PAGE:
Temples, Tribes & the Golden Triangle
North of Chang Mai in Thailand is the city of Chang Rai and the famous White Temple, and nearby, several different Hill Tribes make their homes. A little further north, is the Golden Triangle, which makes for a very full but fun and interesting day.
First, on your way, stop by the hot springs, where you can buy and boil eggs (quail or chicken) in the steaming water…
Then head to the White Temple, which rises like a sparkling white sugar confection.
A very successful Thai artist, a painter who made his fortune, decided around age 40 to give something back, and he’s created, paid for, and continues to oversee the White Temple’s construction, which has been going on for 17 years, and is predicted to take 90 years altogether. He wanted to design something with some of the Thai tradition intact, but also with a modern bent. The main temple rises up towards the sky, reflected in a glassy pond out front.
As you enter the grounds you’re greeted by gruesome heads hanging from trees spewing Spanish moss, others scattered around on the ground, and a sculpture of more gruesomeness surrounding a whisky bottle.
As you cross the bridge leading up to the temple, looking down you realize you’re hovering over a sea of hands reaching up towards you – the rest of the bodies down in hell?! You aren’t allowed to take any photos inside the temple, and it’s pretty simple compared to the ornateness of the exterior. The walls are mostly covered with contemporary paintings of people down on earth, in a sort of hell, trying to make their way up to Nirvana and the Buddha. Included in the murals are the likes of Elvis Presley, George Bush riding a missile, Michael Jackson, and items like Rolex watches, the hell of the material world.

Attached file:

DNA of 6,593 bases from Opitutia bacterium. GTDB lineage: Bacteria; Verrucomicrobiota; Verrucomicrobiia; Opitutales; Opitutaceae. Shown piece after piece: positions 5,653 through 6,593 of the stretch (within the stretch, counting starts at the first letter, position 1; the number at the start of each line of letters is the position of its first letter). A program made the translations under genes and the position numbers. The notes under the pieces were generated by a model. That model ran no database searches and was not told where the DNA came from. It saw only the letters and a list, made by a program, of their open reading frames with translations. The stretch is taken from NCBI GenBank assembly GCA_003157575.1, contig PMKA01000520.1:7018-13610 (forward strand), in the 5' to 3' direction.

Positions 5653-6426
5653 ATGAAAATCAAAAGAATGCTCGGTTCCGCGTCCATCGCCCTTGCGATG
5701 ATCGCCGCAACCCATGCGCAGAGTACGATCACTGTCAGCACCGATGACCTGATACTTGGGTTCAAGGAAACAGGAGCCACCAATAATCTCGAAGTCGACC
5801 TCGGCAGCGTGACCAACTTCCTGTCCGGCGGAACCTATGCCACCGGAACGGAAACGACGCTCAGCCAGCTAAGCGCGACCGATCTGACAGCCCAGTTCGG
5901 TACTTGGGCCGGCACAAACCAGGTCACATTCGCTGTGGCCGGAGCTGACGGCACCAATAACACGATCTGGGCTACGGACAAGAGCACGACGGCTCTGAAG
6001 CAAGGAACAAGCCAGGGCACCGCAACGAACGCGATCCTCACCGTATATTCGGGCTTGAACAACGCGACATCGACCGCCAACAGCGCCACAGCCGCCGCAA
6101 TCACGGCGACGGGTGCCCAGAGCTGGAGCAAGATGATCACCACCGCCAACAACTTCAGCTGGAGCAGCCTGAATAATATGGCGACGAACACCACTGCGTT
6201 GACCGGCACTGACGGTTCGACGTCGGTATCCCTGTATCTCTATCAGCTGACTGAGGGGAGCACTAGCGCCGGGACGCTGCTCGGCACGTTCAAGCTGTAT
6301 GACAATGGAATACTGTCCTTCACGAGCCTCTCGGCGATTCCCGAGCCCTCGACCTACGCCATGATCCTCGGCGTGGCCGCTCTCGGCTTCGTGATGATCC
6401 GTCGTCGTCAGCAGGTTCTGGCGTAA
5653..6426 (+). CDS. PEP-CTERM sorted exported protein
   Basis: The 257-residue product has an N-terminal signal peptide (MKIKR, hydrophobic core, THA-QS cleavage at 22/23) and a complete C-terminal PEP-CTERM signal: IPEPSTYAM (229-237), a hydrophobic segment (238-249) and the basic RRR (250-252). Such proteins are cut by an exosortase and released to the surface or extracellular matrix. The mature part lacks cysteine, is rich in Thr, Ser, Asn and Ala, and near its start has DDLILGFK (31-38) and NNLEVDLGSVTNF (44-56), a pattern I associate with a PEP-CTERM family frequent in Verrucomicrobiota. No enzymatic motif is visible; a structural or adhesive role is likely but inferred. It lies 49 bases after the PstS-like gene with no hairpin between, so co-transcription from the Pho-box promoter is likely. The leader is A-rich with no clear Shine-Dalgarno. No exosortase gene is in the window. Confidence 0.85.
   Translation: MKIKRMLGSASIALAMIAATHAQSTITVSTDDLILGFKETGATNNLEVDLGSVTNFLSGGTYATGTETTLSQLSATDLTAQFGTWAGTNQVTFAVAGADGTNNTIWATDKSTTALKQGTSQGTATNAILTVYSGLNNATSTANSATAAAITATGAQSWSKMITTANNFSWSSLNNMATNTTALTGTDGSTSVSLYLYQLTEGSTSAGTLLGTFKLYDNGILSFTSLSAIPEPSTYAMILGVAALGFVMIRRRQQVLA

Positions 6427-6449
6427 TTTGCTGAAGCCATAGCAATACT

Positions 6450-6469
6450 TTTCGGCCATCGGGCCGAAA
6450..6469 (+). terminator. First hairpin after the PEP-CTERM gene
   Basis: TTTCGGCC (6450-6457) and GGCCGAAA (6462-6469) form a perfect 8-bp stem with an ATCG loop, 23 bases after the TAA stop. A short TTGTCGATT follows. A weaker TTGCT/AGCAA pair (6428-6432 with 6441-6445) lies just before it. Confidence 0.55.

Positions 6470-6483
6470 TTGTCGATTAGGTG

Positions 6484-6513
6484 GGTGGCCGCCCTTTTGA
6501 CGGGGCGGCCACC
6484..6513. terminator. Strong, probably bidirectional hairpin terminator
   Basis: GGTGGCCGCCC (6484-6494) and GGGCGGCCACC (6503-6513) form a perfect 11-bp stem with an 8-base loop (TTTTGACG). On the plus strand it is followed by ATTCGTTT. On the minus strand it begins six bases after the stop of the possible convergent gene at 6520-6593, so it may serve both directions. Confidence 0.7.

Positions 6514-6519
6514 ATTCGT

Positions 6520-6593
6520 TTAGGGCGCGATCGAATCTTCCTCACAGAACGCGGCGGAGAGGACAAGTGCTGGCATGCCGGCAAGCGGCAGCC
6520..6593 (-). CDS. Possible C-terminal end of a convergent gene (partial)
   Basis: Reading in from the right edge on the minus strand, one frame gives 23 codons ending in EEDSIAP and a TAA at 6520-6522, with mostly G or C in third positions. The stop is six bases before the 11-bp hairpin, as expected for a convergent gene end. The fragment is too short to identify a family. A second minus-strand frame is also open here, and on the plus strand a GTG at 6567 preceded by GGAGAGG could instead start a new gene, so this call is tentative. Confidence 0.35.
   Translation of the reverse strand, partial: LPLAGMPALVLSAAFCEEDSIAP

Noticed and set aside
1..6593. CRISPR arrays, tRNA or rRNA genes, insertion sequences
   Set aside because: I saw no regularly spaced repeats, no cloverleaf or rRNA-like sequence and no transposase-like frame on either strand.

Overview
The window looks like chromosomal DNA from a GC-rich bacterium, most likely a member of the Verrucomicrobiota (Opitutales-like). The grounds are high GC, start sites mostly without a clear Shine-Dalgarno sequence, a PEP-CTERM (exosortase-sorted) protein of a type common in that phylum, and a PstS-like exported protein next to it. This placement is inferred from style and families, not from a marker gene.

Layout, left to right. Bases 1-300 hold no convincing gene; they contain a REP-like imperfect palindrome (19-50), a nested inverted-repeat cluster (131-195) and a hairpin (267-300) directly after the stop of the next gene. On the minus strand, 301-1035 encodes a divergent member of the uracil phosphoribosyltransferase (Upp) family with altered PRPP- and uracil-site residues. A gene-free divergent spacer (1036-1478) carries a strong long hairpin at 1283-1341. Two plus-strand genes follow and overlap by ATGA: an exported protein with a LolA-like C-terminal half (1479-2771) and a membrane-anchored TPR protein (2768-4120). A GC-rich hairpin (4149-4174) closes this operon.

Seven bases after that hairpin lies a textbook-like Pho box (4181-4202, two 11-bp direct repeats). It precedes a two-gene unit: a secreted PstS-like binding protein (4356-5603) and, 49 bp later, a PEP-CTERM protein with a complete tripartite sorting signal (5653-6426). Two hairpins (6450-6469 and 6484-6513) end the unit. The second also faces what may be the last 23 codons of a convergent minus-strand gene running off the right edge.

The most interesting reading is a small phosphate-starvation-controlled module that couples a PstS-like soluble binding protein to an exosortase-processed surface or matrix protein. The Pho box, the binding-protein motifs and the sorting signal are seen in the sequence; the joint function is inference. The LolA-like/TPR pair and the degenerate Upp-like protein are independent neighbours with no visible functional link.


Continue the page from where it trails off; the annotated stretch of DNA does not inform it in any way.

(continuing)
Across the pond, there are what look like tall silver Christmas trees. Upon closer inspection, they’re made up of flat silver ornaments that people have written messages on (paid for first, of course!)
There’s also a hole in the ground in a gazebo, a sort of wishing well, full of coins. Lots of ways for you to make a wish and a prayer, and donate money.
Even the restrooms are ornate – they’re in a huge gold building, quite distinct amongst all of the white. You’d think the scene would be quite peaceful, after all, isn’t a temple for worship and meditation? But there are hordes of people and some guy on a super loud speaker moving the crowd along. That’s the tourist aspect.
Artists can be seen throughout the grounds continuing to add their creative touches.
From there, head up to the Golden Triangle, the confluence of rivers where Thailand, Laos and Myanmar meet. You can eat lunch overlooking the river, and even at tourist prices, it’s Thailand, so for Americans it’s still inexpensive.
There are many giant golden Buddhas overlooking the scene…
…then it’s on to see the Hill Tribe Villages.
It’s really quite something, a village of dilapidated huts, filled with minority women from the Karen and Palong tribes. Each tribe has its own language, spiritual beliefs, customs and colorful costumes, and the Karen are known as the long neck women…
…while the Palong are known for their big earrings (as in giant holes in their lobes to fit said earrings).
You pay a 150baht entry fee (less than $5), which goes to help the tribes. They are considered aliens, not Thai citizens, so the Thai government doesn’t help them financially. To support themselves, they do some subsistence farming, and they make handicrafts, like woven scarves, wood carvings, and brass jewelry, and sell it to the tourists. You are allowed to take photographs of them, in exchange for your shopping patronage, a fair deal. It’s just that you want to buy something from each and every one of them.
They are so beautiful, the young girls, the mothers, and the old women. It was also hard to see the women with those brass rings stretching their necks, that can’t be comfortable. They can weigh upwards of 4 kilo (about 9 lbs).
And the young girls don’t have any choice, they’re brought up this way, starting at age 5, and once they have the rings on, they can’t ever take them off. They sometimes wear them on their legs as well.
And then modern technology makes an appearance…
It’s a very interesting day, from elaborate temples and buddhas to poor villages of Hill Tribes, and brings up many different emotions about spirituality, money, tourism, and what constitutes happiness. No big answers, but plenty of food for thought.